On 4 May 1813 Phillimore received command of the new 38-gun frigate HMS Eurotas, which had been armed with an experimental mix of guns to a design by Sir William Congreve.[3][6] The Eurotas was initially attached to the fleet blockading Brest and on 23 October Phillimore was present at the capture of the Dutch frigate Trave.[2] In January 1814 was despatched to Lorient, where three French frigates had been reported as preparing to put to sea.[3] They escaped to sea under cover of night and heavy weather, and despite pursuing them for three days, Phillimore was eventually forced to return to Britain to re-provision.[3] She returned to sea again, and on 25 February came across the French frigate Clorinde.[3] A long and sustained battle was fought, which eventually left Eurotas totally dismasted, and with 20 of her men killed and 40 wounded, with Phillimore among the latter.[2][7] Eurotas '​s first lieutenant took over while Phillimore was carried below to be seen by the surgeon. A jury-rig was erected and the chase resumed during the night. The Clorinde had also been badly damaged during the engagement, losing 40 killed and 80 wounded, and was steadily being overtaken by the Eurotas, when two British ships came upon the scene, HMS Dryad and HMS Achates.[7] Dryad brought Clorinde to with a single shot and the Frenchman surrendered.[7] In 1847 the Admiralty authorized the issuance of the Naval General Service Medal with clasp "EUROTAS 25 FEBY. 1814" to all still surviving members of Eurota's crew that had participated in the action.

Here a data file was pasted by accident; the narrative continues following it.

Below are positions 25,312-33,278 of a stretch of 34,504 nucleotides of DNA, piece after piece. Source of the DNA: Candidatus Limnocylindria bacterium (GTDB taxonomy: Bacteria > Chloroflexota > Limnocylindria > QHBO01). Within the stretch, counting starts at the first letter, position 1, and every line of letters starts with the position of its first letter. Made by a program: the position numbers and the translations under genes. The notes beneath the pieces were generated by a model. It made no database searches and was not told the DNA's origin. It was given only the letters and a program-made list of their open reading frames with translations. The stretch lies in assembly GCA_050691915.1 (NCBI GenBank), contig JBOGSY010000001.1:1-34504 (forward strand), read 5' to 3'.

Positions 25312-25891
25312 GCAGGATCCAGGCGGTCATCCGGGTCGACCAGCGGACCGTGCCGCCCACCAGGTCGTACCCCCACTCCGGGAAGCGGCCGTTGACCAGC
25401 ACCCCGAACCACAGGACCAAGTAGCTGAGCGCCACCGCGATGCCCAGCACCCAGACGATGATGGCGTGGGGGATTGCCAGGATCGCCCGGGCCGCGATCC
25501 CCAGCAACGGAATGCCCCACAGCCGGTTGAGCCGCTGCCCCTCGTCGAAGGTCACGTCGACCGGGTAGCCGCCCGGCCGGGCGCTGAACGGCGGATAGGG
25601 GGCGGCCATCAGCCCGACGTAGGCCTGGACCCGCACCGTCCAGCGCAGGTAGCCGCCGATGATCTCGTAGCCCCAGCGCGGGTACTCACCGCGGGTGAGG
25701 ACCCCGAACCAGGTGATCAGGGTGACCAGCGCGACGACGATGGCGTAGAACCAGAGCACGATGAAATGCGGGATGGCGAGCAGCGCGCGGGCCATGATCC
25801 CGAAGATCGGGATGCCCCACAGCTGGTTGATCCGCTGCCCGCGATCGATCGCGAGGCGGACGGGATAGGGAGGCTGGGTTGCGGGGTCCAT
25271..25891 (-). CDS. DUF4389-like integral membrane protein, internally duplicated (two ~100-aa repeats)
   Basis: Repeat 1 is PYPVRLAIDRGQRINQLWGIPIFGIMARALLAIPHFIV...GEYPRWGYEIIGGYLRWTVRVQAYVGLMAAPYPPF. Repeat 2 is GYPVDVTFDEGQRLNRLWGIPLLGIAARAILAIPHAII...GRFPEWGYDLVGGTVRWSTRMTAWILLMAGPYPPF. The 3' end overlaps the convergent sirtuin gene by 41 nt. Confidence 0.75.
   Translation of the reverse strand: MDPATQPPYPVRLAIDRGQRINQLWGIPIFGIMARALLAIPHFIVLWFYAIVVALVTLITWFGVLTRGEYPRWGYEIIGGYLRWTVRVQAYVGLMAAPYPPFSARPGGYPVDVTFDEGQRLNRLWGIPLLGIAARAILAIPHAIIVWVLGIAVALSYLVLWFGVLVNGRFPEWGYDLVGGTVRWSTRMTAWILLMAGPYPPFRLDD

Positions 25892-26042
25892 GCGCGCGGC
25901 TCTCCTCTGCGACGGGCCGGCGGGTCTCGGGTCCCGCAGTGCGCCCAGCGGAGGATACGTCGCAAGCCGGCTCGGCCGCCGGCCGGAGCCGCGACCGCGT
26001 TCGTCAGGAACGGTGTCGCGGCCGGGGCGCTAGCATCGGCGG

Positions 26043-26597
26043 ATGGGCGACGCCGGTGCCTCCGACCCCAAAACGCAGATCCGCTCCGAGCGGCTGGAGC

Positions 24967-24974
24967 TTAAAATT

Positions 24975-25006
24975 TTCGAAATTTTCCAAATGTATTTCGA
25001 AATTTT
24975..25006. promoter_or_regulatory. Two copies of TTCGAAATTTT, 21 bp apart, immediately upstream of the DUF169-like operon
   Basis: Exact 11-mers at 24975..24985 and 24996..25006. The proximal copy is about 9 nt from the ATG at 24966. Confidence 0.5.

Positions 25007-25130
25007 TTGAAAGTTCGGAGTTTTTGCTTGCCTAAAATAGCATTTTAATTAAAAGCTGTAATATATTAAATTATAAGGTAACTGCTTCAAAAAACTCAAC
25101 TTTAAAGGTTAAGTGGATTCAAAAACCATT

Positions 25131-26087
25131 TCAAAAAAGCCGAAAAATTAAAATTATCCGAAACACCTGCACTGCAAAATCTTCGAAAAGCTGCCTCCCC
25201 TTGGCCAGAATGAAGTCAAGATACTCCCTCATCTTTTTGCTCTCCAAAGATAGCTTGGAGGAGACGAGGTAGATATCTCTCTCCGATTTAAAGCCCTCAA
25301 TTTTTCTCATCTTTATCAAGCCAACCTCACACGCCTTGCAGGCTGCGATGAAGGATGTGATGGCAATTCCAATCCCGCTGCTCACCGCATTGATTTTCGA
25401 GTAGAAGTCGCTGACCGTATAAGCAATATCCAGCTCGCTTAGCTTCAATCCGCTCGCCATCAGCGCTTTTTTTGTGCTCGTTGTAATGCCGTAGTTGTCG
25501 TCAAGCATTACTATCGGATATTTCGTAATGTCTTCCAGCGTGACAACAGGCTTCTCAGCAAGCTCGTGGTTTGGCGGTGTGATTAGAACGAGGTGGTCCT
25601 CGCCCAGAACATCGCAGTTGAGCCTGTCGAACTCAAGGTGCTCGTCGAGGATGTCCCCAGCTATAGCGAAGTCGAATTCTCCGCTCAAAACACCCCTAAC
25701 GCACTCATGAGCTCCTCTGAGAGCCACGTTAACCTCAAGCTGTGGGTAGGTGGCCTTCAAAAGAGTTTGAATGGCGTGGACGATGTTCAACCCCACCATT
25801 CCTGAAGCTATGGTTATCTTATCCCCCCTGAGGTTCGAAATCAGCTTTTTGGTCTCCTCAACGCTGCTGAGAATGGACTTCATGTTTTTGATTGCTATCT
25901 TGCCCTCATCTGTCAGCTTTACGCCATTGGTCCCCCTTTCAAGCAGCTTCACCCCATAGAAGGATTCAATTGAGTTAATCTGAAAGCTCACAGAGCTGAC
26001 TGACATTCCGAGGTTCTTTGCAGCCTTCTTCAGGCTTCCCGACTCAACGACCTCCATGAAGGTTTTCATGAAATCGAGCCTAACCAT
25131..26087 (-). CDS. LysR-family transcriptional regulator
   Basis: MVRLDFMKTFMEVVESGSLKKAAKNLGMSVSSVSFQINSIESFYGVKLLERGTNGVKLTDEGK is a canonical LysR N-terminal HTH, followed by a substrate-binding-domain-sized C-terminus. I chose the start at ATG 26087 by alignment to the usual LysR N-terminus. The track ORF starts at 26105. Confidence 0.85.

Later service[edit]

Phillimore was nominated a Companion of the Bath on 4 June 1815, but his wounds prevented him from returning to active service for some years.[6][7] He finally returned to sea with his appointment to command the yacht William and Mary on 13 April 1820, which was then in service as the conveyance of Earl Talbot, the Lord Lieutenant of Ireland.[6][7] Talbot knighted him for his services on 12 December 1821.[6][7] Phillimore next received command of the 46-gun frigate HMS Thetis in March 1823, and was sent to Mexico to convey a commission of political enquiry, and to the West Indies, and later on to Africa, South America and the Mediterranean.[6][7] He made a large sum of money by returning with valuable cargoes to Britain in 1824, including $400,000 of specie and 300 bales of cochineal from Havana.[2][6]